The Dow Jones Industrial Average dipped slightly from its record on Wednesday as investors awaited a decision from the Federal Reserve on its move to start withdrawing the support it has been providing.
The Dow Jones Industrial Average slipped 71 points. The S&P 500 fell 0.1%. The Nasdaq Composite rose slightly. All three major averages closed at record highs on Tuesday.
Lyft jumped nearly 13% in after hours trading on better-than-expected third-quarter results. Zillow fell more than 11% after announcing it will close its home buying and flipping business. Shares of Bed Bath & Beyond rose on a partnership announcement with Kroger but the nearly 57% after hours surge that followed was likely fueled by a short squeeze.
Activision shares tumbled, falling nearly 12% after it said the launch of two games would be delayed. The company also issued a weaker holiday outlook thought it did beat profit estimates for the quarter.
Investors are focused on the Federal Reserve, which is expected to announce the timeline for a gradual reduction in its bond-buying program Wednesday at the conclusion of its two-day meeting. They’ll also be listening for clues on when the central bank plans to raise interest rates.
Fed Chairman Jerome Powell is expected to stress that the reduction process known as tapering does not equate to tightening policy. Traders are pricing in a more aggressive path of interest rate hikes than the Fed is anticipating, so Powell may try to talk the market down.
However, the Fed also will have to show that it is not ignoring the rise in inflation that has taken price increases to their fastest in 30 years.
“With the S&P 500 up 13 days in the past 15 ahead of the Fed beginning the process of draining the punch bowl, there certainly is a lot of confidence that strong earnings will overcome everything,” said Peter Boockvar, Bleakley Advisory Group’s CIO. “That said, global monetary tightening is taking place, not just with the Fed, and that should not be ignored either.”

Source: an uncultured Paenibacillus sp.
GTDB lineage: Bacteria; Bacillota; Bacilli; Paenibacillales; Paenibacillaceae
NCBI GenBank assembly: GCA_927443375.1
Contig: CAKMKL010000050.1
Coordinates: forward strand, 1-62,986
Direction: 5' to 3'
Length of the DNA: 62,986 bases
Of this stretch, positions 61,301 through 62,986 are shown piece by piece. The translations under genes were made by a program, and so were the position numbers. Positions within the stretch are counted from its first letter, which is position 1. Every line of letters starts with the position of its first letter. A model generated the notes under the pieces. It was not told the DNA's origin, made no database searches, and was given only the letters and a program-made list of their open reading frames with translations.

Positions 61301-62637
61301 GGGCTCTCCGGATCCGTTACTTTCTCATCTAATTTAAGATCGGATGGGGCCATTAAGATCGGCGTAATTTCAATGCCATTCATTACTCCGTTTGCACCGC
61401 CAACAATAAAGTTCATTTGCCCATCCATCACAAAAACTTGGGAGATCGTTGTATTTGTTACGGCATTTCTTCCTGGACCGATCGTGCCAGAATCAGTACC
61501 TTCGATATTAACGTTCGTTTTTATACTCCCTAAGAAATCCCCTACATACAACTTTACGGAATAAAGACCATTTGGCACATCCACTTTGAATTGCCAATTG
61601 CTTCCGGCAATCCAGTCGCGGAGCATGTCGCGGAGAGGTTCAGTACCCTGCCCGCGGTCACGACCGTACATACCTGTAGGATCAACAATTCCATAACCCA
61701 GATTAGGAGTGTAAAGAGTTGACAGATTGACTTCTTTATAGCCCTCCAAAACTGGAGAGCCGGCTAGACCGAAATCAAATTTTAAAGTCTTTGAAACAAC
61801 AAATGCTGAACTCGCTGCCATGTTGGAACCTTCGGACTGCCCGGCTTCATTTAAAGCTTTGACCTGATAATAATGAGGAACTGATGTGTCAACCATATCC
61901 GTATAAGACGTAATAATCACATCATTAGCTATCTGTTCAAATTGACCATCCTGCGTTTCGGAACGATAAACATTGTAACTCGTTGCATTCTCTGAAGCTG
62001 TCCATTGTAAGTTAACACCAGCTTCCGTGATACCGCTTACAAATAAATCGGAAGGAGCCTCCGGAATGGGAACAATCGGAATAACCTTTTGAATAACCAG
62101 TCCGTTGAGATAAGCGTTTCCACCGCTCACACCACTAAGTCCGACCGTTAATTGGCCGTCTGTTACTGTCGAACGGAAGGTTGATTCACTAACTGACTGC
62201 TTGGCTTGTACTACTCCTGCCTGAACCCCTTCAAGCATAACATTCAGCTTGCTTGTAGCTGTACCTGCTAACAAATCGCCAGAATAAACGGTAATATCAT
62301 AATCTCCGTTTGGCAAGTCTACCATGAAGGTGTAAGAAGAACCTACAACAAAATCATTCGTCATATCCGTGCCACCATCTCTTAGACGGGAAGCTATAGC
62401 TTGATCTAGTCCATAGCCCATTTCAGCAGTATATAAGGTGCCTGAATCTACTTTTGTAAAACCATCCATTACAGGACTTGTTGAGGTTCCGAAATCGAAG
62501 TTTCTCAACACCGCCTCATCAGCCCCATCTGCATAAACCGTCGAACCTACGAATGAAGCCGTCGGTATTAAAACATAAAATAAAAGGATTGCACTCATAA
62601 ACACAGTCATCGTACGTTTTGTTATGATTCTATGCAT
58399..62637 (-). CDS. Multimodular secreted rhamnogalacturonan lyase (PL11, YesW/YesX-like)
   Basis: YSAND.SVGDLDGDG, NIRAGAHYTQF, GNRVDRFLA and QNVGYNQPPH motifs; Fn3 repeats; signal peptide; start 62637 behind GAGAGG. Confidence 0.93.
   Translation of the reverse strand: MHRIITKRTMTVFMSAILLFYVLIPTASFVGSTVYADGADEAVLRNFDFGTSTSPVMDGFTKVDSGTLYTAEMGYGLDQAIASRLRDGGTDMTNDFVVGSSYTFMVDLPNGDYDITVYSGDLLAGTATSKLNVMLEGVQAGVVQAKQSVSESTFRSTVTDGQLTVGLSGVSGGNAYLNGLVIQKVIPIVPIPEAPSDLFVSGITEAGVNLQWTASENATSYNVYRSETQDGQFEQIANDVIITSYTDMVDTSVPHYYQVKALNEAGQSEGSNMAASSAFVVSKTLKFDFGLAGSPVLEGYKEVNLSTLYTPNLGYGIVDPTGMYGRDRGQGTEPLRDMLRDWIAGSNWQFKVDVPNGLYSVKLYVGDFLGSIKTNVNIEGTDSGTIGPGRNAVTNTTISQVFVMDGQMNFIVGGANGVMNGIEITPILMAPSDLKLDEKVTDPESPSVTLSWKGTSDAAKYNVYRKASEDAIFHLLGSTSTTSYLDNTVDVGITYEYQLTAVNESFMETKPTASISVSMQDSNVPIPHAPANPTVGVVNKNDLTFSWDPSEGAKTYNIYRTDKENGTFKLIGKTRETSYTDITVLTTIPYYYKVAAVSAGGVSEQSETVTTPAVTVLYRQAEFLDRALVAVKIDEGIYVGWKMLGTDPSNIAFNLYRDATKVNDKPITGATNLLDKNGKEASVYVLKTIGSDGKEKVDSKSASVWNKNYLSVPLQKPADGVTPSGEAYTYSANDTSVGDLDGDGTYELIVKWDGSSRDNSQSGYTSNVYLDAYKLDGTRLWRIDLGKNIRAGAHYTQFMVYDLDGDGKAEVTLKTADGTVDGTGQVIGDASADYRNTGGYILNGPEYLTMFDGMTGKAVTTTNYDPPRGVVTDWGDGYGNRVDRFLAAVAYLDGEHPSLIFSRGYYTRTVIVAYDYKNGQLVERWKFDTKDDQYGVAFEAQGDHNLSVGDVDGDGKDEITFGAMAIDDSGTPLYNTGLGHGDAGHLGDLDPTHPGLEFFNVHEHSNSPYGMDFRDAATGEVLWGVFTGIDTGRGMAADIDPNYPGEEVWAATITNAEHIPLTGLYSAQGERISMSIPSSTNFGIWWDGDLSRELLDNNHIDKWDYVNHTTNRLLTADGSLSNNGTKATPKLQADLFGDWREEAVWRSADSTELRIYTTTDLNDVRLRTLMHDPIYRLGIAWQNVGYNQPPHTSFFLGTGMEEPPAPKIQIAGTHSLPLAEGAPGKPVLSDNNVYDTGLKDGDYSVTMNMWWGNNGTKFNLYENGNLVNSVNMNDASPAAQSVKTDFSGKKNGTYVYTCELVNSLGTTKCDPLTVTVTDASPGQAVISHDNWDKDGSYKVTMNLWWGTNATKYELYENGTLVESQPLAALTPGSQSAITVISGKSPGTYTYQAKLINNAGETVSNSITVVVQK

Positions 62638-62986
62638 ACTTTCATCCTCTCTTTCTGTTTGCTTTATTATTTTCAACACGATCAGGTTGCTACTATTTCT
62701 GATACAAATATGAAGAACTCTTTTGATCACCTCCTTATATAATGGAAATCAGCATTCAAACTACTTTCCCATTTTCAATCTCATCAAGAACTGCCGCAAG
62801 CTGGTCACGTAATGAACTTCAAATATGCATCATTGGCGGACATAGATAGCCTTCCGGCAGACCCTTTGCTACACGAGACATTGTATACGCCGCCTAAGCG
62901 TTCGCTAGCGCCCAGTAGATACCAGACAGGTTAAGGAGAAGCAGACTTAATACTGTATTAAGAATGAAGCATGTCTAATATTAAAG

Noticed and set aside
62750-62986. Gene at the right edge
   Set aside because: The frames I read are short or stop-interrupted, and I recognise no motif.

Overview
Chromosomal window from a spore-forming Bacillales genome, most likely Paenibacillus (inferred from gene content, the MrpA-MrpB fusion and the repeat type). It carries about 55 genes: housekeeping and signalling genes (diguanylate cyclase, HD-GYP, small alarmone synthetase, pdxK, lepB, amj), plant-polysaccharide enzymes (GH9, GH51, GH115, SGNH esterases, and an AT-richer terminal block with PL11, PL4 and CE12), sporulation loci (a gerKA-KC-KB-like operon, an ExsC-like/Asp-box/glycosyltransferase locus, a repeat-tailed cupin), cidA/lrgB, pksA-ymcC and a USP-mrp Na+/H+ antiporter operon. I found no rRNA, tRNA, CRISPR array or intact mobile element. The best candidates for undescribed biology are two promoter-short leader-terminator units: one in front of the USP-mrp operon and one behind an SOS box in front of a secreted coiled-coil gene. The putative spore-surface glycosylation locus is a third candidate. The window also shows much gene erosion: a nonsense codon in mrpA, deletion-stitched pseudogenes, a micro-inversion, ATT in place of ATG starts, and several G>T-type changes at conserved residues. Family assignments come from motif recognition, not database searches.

Equities rose Tuesday as companies continued to deliver strong earnings reports. Of the S&P 500 companies that have reported so far this earnings season, 83% of them have beat consensus expectations, according to FactSet. That’s despite ongoing supply chain disruptions, labor challenges, commodity inflation, central bank policy and Covid risk.
“Stocks are like the Energizer Bunny, as they continue to soar to new highs and show no signs of tiring,” said Ryan Detrick, chief market strategist for LPL Financial. “We understand all of the worries out there, but the bottom line is earnings continue to come in way better than expected and are helping to justify stocks are current levels.”
In regular trading on Tuesday, the Dow rose 138.79 points to 36,052.63. The S&P 500 added 0.3% and the Nasdaq Composite gained 0.3%. All three major averages closed at records for the third session in a row. The small cap Russell 2000 rose slightly and closed at an all-time high.
Those highs are making a potential year-end rally more conceivable to investors.
“The primary market trend appears higher,” said Keith Lerner, co-chief investment officer at Truist. “In the eight periods since 1950 where stocks were up more than 20% through October, as they are this year, the S&P 500 tacked on additional gains by year end 100% of the time with an average gain of 6.2%.”
Wednesday’s ADP report showed that private job creation rose in October thanks to a burst in hiring in the hospitality sector. Companies added 571,000 for the month, beating the 395,000 Dow Jones estimate and just ahead of September’s downwardly revised 523,000. It was the best month for jobs since June.